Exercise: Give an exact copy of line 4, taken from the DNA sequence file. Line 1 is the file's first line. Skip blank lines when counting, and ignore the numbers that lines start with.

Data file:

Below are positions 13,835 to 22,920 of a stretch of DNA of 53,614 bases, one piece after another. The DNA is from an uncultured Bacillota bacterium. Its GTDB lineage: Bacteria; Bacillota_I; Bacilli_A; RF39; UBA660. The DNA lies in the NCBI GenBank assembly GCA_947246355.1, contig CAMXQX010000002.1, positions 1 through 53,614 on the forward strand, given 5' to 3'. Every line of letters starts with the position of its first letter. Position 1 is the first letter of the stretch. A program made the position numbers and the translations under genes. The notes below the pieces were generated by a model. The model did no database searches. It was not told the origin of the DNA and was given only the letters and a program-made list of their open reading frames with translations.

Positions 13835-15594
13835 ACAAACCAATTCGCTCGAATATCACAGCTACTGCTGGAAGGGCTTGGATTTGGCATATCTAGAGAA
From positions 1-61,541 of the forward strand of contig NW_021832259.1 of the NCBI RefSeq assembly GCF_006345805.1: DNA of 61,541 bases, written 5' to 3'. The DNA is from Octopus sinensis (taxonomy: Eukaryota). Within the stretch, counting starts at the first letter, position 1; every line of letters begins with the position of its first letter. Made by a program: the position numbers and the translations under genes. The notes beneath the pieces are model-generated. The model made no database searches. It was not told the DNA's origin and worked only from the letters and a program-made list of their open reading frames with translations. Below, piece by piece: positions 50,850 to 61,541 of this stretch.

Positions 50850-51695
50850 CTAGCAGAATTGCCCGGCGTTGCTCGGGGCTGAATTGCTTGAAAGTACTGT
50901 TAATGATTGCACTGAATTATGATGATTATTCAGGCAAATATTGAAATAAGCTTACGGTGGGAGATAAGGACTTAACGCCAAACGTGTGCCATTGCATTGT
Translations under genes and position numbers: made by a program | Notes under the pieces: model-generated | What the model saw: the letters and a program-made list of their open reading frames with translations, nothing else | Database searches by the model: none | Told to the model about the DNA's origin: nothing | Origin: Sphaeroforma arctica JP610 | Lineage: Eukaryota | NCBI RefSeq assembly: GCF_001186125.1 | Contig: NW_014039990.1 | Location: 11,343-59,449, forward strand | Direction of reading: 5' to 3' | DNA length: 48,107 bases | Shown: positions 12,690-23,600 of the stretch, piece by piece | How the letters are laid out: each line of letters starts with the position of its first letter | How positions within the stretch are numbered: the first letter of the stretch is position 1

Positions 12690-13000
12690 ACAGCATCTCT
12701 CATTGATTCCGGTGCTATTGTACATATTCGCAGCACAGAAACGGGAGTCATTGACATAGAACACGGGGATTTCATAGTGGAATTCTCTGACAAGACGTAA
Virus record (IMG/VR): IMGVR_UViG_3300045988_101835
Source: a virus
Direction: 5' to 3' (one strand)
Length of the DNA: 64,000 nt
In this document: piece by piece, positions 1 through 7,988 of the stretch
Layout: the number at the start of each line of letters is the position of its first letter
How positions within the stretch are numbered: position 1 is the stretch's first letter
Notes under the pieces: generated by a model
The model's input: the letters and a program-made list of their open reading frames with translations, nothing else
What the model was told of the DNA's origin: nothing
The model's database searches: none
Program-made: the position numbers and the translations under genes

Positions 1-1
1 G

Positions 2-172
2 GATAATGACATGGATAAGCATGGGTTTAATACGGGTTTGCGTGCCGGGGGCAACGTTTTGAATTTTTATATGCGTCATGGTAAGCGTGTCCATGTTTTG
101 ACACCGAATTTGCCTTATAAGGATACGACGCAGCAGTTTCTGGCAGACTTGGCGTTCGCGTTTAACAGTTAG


From positions 1-61,541 of the forward strand of contig NW_021832259.1 of the NCBI RefSeq assembly GCF_006345805.1: DNA of 61,541 bases, written 5' to 3'. The DNA is from Octopus sinensis (taxonomy: Eukaryota). Within the stretch, counting starts at the first letter, position 1; every line of letters begins with the position of its first letter. Made by a program: the position numbers and the translations under genes. The notes beneath the pieces are model-generated. The model made no database searches. It was not told the DNA's origin and worked only from the letters and a program-made list of their open reading frames with translations. Below, piece by piece: positions 50,850 to 61,541 of this stretch.